M: On a recommendation, I suggest Mace as our first stop of the sunny Sunday afternoon. It is half past five, the prime quiet drinking time of the weekend. Brunch day drinking is done, it is not yet dinner, but for those of us with off-beat schedules, off-peak drinking hours are a gem.
E: The menu at Mace reads like a storybook of herbs and spice–cocktails No. 01 – 12 are listed horizontally with petite illustrations of their namesake components. Antidotes of flavor profile, preparation and spice origin follow the description lines. It’s styled like a vintage science text. We’ve been seeing a lot of glassware legends on menus lately, a trend we’re into. Mace includes a glassware icon next to each cocktail’s price.
M: This is the most beautiful and well thought out cocktail menu I’ve seen yet.
Everything sounds delicious and we have a hard time deciding on drinks. I ask what pandan syrup is – an Indonesian leafy plant generally used to flavor fluffy sponge cakes. The bartender gives me a sample of the bright green liquid; sold. I start with the Nutmeg (absinthe, pandan syrup, coconut milk, nutmeg, egg). It is rich, decadent, sweet without being syrupy or sickening. It could be dessert.
E: I initially consider the Vanilla Bean, but our bartender persuades me to start light and finish strong–always good advice. So I move in the opposite direction.
No. 11 Saffron (saffron-infused gin, almond milk, rose water, orange flower water, lemon juice, lime juice, sugar, egg white, soda salted pistachio) is listed on the menu as “shaken; creamy and floral.” What’s put before me is a meticulously made beverage, served tall in a Pilsner glass. The color is lemon-cream, and as it settles, the stark separation cures the beverage into two halves: inches of egg white foam over a bright citrus drink. The first sips are almost all foam, but then the clouds part, and the drink slips through, joining all elements in the taste.
Saffron, notably the most expensive spice in the world, has a hay-like flavor. The softer elements of almond milk and floral waters counterbalance the acidic and herbal qualities. The cocktail is pleasantly tart.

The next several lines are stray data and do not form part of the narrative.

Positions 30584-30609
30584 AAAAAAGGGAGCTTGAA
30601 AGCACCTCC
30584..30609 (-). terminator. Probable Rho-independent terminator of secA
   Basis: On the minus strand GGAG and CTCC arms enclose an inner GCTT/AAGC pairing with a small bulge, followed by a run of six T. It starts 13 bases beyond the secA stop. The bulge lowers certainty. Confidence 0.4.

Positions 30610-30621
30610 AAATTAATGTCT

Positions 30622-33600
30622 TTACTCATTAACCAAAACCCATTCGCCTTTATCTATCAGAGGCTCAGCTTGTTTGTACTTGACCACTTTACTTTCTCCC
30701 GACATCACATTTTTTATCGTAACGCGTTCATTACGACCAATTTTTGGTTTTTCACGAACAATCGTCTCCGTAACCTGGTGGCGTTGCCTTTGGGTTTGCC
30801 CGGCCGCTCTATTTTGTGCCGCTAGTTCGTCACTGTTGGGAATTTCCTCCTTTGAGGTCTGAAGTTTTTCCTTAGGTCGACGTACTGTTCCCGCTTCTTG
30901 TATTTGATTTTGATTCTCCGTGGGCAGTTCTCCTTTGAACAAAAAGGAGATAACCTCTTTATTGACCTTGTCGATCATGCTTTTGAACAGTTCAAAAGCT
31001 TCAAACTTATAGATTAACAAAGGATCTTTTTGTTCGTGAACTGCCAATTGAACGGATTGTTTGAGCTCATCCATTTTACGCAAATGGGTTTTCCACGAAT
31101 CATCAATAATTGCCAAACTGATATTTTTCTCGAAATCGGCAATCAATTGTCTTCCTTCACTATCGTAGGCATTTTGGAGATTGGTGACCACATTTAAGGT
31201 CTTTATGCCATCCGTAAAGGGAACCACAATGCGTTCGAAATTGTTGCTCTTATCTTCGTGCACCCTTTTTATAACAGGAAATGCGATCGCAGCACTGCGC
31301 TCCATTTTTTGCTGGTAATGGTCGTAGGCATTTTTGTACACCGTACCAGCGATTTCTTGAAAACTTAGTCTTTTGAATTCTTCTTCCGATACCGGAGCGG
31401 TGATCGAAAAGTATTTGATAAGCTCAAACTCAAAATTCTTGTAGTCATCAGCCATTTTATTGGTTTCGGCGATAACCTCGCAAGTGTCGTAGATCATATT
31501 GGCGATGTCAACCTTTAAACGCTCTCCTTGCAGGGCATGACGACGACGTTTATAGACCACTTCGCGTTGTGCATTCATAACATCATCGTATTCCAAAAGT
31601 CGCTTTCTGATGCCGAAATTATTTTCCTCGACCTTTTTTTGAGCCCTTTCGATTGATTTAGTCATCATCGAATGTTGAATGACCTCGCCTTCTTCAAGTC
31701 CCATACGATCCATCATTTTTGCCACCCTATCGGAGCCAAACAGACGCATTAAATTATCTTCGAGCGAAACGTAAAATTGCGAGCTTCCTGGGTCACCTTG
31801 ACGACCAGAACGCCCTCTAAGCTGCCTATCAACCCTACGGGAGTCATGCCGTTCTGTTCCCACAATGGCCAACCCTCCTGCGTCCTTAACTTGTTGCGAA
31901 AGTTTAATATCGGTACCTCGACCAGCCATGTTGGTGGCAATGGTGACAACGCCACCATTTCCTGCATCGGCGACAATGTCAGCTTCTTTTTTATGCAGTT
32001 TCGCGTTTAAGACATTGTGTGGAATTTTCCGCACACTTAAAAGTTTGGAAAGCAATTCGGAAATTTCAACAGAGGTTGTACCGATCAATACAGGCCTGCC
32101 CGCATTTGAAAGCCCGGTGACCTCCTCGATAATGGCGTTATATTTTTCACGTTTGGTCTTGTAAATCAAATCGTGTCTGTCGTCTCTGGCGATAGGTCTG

M: “Should we do another round?” I ask. The answer is yes and we conclude on Yerba Maté and Vanilla Bean. Vanilla Bean (vanilla bean infused bourbon, cynar, sweet vermouth, coffee and walnut bitters) is as cautioned, rich and dark and bitter; we both love it. It’s a heavier drink with coffee and chocolate bitters.
E: No. 03 Yerba Mate (yerba mate-infused pisco, Fernet Branca, sweet vermouth, malbec reduction, red cabbage syrup, lime juice) is another good afternoon choice. The reduced fruit from the wine (think plum, cherry, blackberry) offer a little punch to the other herbal elements. The citrus melts away to a bitter, mate-tea finish. Lovely. Complex. A touch sweet but multifaceted.
M: Soon two more drinks are in front of us – the Mace and Chia Seed. “You must be in the industry,” the bartender says, “It’s slow and I couldn’t help but overhearing.” We laugh at ourselves with two full rounds before us, and say thank you, and yes, we are in the industry. Shop talk ensues and the bartender returns to the other patron as we alternate sips on all four drinks taking notes on notecards and iPhones.
E: The space here is narrow and full of clean lines, punctuated with modern details. Sunlight floods the front window, spilling over the trio of cocktail tables in front. There is one other patron seated at the zinc bar.
M: Mace is about a year old. Plans for outdoor seating, with a view of the community garden across the street, should complete within the next month. Inside, the minimal decor is personalized with mason jars of spices, all uniquely utilized as ingredients.
E: The Chia Seed (Jamaican rum, overproof rum, Batavia arrack, mango juice, coconut milk, basmati rice water, lime juice, 8 spices, chai seed–clarified) is light and tropical, soft and fruity, easy going and delicious. Through the rum, the fruit, it’s still a touch savory, super-balanced.
M: We marvel at our collective favorite drink, the Chia Seed. Is the whole thing clarified or just the mango and lime? I ask. Unlike Booker and Dax, who uses a centrifuge to clarify citrus juices, Mace does the long-form natural version of clarification by combining all the ingredients together and resting. The drink takes about 4 days to make, as the citrus pulp naturally rises to the top of the mixture and is strained while the rum helps preserve the fruit.
E: Mace (Aperol, aquavit, beet juice, orange acid, young Thai coconut cordial, mace mist) is a beet-red shaken cocktail that’s earthy, fruity. The beet juice predominates for me, conquering the Aperol. Still, this namesake cocktail is an easy one to drink. Mace, on the nose, is warm and inviting, and much like the overall experience, lures me back for another sip.